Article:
I have my own ideas on things but they are not better informed than anyone else's. In may ways we are like those in the tsunami getting swept along inland fighting the currents to stay alive. We will only find out later the pressure that built up to produce the underwater landslide that produced the wave which is rushing us forward.

Posted by: Tripp | Link to this comment | 07- 8-05 10:51 AM
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I wish there were a book out there that could explain what he means by something becoming flat.

Posted by: SP | Link to this comment | 07- 8-05 11:10 AM
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Like a beginner's guide to al Qaeda and related Islamic terrorism?

The Age of Sacred Terror by Daniel Benjamin and Steven Simon.

Posted by: J | Link to this comment | 07- 8-05 11:19 AM
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Or have we, like Montezuma, imposed our own inadequate categories on an event that simply does not fit them?

That implies al Queda is doing something never seen before. The Assassins did exactly this kind of stuff, back in the day. (Although their mountainous base and hideouts were based around Lake Van in Turkey.)

Yet, if 9-11 was not an act of war, then what was it?

Killing people and blowing shit up.

In what follows, I would like to pursue a line suggested by a remark by the composer Karlheinz Stockhausen in reference to 9-11: his much-quoted comment that it was "the greatest work of art of all time."

Walter Mathau, paraquoted: 'It's a large corporation, a huge corporation, a wealthy corporation, but not neccessarily a GREAT corporation.'

Nonetheless, he's on to something. They favor low-tech weapons, they're adept at recruiting suiciders, they are heavily focused on Western finances. They have a fetish for transport targets in particular, with embassies and ships in ports as sidelines. Another words, they like targets with loose security and lots of people. Preferably with maximum media exposure.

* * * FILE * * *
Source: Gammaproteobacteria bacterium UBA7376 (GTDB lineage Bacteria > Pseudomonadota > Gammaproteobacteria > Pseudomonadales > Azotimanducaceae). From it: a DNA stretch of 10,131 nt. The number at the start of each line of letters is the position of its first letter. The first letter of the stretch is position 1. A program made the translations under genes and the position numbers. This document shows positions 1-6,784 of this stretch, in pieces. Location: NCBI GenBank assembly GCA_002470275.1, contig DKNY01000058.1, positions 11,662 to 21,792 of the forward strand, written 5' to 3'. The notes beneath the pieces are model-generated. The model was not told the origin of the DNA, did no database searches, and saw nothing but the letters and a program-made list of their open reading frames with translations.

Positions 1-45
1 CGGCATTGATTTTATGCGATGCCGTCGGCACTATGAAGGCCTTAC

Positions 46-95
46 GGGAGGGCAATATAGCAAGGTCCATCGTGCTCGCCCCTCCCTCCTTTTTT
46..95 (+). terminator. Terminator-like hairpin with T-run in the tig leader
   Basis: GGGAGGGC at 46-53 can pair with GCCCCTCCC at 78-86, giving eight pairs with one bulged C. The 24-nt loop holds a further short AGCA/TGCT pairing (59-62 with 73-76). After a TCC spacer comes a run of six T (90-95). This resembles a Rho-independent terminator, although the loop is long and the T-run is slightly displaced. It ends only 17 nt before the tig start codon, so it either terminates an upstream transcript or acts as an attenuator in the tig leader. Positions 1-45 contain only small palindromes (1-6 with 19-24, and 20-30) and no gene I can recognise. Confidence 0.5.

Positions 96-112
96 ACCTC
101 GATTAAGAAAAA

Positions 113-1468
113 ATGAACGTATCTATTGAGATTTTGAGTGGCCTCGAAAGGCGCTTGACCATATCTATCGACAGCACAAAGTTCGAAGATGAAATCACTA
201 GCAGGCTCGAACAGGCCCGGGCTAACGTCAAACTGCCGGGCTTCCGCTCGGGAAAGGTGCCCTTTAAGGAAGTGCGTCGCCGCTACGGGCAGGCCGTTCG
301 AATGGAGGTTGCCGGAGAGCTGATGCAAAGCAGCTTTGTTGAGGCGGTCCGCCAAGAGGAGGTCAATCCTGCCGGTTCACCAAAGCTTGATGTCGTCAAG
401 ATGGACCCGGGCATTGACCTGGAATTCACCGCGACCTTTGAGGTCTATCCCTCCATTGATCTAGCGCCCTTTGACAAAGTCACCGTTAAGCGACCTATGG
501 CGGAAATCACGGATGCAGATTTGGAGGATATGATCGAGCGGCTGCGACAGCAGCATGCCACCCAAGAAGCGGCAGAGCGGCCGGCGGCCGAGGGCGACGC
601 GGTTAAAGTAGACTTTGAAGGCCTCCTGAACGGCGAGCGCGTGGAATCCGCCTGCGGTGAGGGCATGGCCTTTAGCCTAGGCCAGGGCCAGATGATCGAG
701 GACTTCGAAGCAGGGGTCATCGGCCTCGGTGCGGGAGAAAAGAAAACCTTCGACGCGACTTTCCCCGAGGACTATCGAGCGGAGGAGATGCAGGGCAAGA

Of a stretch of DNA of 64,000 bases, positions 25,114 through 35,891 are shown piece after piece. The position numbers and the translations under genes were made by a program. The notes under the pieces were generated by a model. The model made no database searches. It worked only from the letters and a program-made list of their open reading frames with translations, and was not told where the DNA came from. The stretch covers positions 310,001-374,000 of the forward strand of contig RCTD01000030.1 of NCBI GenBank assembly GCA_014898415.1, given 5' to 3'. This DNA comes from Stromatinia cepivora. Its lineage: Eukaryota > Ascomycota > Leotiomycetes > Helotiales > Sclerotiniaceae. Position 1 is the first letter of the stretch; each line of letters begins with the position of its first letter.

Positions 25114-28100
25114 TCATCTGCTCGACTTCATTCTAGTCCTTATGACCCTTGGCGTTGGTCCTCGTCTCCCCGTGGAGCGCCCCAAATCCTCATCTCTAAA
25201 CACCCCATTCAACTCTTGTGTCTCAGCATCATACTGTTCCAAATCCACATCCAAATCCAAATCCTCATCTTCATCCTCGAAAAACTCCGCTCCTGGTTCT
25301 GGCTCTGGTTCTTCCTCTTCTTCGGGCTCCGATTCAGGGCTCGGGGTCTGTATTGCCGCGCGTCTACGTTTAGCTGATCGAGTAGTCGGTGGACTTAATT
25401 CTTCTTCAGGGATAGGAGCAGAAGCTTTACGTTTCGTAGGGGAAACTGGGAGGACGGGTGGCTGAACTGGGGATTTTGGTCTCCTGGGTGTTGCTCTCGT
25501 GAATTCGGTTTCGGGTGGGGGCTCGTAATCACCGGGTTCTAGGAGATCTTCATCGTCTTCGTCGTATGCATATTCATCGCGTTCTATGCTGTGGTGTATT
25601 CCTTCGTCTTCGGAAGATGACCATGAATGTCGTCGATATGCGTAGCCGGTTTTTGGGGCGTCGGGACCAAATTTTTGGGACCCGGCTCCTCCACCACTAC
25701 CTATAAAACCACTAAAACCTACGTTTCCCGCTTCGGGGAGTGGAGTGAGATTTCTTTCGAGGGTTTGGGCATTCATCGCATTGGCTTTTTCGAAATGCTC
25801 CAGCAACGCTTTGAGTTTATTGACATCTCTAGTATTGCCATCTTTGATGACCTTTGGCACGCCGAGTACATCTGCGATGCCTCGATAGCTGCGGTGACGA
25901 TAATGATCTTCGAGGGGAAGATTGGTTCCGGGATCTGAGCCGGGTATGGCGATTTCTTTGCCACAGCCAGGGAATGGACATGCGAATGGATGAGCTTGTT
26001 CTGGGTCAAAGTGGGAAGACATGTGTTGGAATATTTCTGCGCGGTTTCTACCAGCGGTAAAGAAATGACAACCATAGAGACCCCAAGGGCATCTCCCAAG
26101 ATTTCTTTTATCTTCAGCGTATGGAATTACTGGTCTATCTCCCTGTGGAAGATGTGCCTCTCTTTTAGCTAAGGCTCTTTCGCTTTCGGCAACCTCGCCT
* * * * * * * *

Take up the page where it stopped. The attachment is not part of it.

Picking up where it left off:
They are not focusing on military or political targets, they are not optimizing for a high number of kills. They always warn the country being attacked in advance, and their statements are repetitive (god, I've read enough of them). They want current Islamic governments dead, they want the west out of Muslim countries.

I think the term fascist is partly correct at least: they accept Marx's observations, without agreeing with his conclusions, and are trying to merge that with traditional hardcore (Sunni) Islamic beliefs. (viz Mussolini.)

Their tactics are not war tactics per se, which is one reason to suspect that most if not almost all fighters in Iraq are not primarily al Queda. Or I should say, they aren't following standard guerilla tactics. They're inclined instead towards the kinds of tactics that were popular with european leftists in the 70's, with the small modification that they aren't acting and then issuing demands. They're issuing demands and then launching lethal attacks.

Very theatrical. Very skilled at target selection. They're trying to 'radicalize the masses' rather than trying to bodily throw out the capitalist oppressors.